To Do The Right Thing
Andy Johnson interviews Chris Cole: a man who takes hammers to fighter-planes.
Squall 10, Summer 1995, p. 45.
“And he will certainly render judgement among the nations and set matters straight respecting many peoples. And they will have to beat their swords into ploughshares and their spears into pruning shears. Nation will not lift up sword against nation, neither will they learn war anymore.”
Isaiah Chapter 2, verse 4
“Her Majesty’s prison service serves the public by keeping in custody those committed by the courts. Our duty is to look after them with humanity and to help them lead law-abiding and useful lives after their release.”
Notice outside British Prisons
When prison warders at Pentonville ask inmate Chris Cole why he receives so much post he replies it’s because he’s a political prisoner. He means it.
In January 1993, Chris evaded security at a British Aerospace base in Stevenage, Hertfordshire, and took a hammer to £100,000 worth of missile and military aircraft nose cones. Their design is so sensitive that a dent, applied with a hammer, is enough to render them useless. For this act of disarmament, carried out as part of the wider Swords into Ploughshares peace movement,
Chris spent six months in Bedford prison.
BAe had had enough of Chris by then. They obtained an injunction forbidding him to enter BAe property or incite others to trespass. They were right to think that a man of such principle would not be deterred by prison. But wrong to think that the campaign was made of one man and would go quiet if he were locked up.
In November last year, Chris took part in a peaceful demonstration in the car park of the same Stevenage factory. Although he did not even enter the site, BAE invoked their injunction and pushed for a prison sentence. So, in April, Chris began a six month sentence for contempt of court at Pentonville. He shares an approximately 10 by 8 feet cell with one other person, 23 hours a day. Sometimes at weekends, when staffing levels are low, he is locked up for 24 hours.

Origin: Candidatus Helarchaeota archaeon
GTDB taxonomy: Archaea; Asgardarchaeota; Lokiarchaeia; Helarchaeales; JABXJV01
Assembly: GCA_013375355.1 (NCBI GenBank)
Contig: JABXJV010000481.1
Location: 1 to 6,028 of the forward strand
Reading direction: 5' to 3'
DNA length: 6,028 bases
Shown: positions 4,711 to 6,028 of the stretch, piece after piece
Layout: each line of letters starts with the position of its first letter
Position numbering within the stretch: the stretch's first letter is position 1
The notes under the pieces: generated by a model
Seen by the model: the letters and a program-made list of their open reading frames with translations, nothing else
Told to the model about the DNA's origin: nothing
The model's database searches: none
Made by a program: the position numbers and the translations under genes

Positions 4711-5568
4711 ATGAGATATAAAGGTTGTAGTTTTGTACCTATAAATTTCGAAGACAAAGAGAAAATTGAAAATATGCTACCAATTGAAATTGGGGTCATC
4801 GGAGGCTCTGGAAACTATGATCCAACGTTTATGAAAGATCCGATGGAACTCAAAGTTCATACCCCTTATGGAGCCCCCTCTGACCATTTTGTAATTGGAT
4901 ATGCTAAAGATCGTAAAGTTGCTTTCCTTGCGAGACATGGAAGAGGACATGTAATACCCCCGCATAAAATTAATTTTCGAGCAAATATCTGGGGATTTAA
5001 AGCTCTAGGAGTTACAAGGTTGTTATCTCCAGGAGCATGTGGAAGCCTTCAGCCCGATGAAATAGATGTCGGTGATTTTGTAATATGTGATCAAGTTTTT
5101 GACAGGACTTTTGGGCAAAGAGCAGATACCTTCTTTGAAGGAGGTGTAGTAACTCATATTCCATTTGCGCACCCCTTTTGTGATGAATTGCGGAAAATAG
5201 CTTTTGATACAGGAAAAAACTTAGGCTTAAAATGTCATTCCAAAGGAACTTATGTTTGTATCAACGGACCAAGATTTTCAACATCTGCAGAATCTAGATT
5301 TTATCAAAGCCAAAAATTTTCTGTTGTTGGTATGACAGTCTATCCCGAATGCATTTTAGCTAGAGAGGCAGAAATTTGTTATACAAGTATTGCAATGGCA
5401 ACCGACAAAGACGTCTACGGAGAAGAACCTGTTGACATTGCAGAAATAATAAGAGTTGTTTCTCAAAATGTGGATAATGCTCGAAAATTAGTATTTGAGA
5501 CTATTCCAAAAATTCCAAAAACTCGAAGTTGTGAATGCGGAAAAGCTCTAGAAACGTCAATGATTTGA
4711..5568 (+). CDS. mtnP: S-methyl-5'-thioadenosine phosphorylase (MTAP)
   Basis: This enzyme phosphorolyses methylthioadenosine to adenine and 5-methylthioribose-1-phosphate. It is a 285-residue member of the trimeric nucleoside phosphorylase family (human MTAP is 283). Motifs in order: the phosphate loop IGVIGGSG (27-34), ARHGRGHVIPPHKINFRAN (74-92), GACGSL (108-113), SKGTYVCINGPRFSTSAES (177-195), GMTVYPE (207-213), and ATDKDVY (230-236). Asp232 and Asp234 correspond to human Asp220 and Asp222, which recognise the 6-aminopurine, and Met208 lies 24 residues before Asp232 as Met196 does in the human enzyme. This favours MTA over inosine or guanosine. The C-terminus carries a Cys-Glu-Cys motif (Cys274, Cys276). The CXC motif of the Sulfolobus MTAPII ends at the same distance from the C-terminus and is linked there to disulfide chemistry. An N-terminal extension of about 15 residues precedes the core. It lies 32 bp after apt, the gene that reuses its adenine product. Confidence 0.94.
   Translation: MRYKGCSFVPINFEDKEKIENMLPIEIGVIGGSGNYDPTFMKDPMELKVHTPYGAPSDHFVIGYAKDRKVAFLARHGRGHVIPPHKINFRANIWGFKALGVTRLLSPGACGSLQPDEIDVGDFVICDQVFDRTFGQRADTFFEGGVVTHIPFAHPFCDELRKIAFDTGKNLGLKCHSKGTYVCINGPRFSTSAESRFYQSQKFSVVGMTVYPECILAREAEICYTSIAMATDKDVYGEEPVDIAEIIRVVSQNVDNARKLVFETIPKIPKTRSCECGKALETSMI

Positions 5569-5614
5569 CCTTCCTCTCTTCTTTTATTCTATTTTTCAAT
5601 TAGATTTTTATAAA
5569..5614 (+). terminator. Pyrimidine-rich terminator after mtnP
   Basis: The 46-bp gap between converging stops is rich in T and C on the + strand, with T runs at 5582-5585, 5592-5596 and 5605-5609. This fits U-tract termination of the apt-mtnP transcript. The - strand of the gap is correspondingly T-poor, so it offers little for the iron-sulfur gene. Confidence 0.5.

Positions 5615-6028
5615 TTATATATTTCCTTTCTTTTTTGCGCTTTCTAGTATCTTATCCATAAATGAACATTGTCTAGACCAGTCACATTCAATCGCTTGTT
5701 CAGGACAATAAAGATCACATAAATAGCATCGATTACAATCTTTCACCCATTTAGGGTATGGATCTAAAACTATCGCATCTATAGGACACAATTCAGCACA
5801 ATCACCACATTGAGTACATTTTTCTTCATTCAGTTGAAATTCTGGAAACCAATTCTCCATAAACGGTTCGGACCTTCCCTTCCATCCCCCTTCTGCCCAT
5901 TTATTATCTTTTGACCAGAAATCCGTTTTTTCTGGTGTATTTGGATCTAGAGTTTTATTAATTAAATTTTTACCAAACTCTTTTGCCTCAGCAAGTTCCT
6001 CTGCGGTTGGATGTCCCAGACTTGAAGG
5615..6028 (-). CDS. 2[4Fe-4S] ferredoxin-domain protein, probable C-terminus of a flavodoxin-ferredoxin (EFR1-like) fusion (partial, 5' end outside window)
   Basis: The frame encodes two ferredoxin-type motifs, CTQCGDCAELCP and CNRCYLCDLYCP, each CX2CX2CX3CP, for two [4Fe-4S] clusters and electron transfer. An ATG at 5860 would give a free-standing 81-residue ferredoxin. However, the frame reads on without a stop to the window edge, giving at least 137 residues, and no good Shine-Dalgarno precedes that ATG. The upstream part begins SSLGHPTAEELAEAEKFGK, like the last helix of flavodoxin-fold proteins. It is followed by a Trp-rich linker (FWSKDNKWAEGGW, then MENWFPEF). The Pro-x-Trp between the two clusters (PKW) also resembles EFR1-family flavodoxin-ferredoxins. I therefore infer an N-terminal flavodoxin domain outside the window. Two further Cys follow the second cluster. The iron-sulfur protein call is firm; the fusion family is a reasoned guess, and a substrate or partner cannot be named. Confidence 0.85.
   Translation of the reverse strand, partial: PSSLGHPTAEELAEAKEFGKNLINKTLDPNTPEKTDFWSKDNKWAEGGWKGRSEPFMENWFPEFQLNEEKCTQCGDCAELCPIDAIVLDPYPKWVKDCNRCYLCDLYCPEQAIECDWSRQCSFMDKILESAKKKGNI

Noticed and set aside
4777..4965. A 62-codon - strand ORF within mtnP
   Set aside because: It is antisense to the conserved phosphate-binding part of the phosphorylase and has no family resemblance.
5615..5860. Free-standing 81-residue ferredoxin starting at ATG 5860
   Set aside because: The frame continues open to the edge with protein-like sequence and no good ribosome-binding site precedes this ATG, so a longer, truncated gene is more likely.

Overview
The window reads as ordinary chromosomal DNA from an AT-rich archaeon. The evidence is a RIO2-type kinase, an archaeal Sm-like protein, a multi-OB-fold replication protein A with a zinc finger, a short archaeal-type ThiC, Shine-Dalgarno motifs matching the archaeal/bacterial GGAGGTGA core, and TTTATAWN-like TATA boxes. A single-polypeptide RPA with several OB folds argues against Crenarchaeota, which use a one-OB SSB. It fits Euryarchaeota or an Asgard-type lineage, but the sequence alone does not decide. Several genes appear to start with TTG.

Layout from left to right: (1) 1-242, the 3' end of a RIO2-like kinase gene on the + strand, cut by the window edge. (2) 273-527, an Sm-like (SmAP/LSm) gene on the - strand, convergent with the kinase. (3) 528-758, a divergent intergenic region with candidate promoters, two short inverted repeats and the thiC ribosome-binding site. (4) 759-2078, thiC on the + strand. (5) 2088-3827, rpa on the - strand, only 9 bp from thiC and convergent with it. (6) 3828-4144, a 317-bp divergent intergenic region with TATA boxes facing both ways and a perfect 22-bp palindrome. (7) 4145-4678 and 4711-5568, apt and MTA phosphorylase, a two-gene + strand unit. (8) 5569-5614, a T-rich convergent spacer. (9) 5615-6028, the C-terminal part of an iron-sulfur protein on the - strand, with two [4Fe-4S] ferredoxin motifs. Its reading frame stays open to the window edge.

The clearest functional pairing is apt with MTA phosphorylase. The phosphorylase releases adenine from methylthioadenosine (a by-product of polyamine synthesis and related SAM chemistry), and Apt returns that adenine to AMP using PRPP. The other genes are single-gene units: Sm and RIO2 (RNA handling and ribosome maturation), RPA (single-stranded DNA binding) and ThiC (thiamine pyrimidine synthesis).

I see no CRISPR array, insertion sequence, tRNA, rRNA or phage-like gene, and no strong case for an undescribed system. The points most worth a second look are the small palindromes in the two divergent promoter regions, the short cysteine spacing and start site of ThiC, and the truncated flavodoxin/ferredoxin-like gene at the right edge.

“I don’t see myself as breaking the law,” he told Squall, who visited him in Pentonville. "I’m upholding it. British Aerospace are killing people and I’m trying to stop it.”
Chris argued this in court when he was tried for the nose cone incident and won a hung jury. At the second trial, BAe wheeled in an expert on criminal law; Chris was found guilty and sentenced to eight months imprisonment. Having already served six on remand, however, he was released immediately.
“I think you have to do something when you look at the state of the world,” he says. “The main cause is militarism, which keeps the world the way it is. Britain is one of the major military nations and we have a responsibility to work against that.”
The protest last November was to mark the third anniversary of a massacre at the Santa Cruz cemetery in Dili, East Timor. The Indonesian army, who invaded their East Timor neighbour in 1975, shot 528 people dead as they protested peacefully against the occupation.
The massacre was captured on film by a British cameraman. If he had been caught with the footage he would have been killed. As it was, the film was smuggled out of the country, providing rare documentary evidence of the arbitrary genocide handed out to the East Timorese.
It is estimated that since the invasion, 200,000 people - a third of the entire population, have been killed through war-related disease - starvation and massacre.
British Aerospace first sold Hawk ground attack aircraft to Indonesia in 1978. On the same day, in 1991, that a US press report put the number of dead or “disappeared” at 5,000 in a single province of East Timor, BAe signed a co-production deal with Indonesia.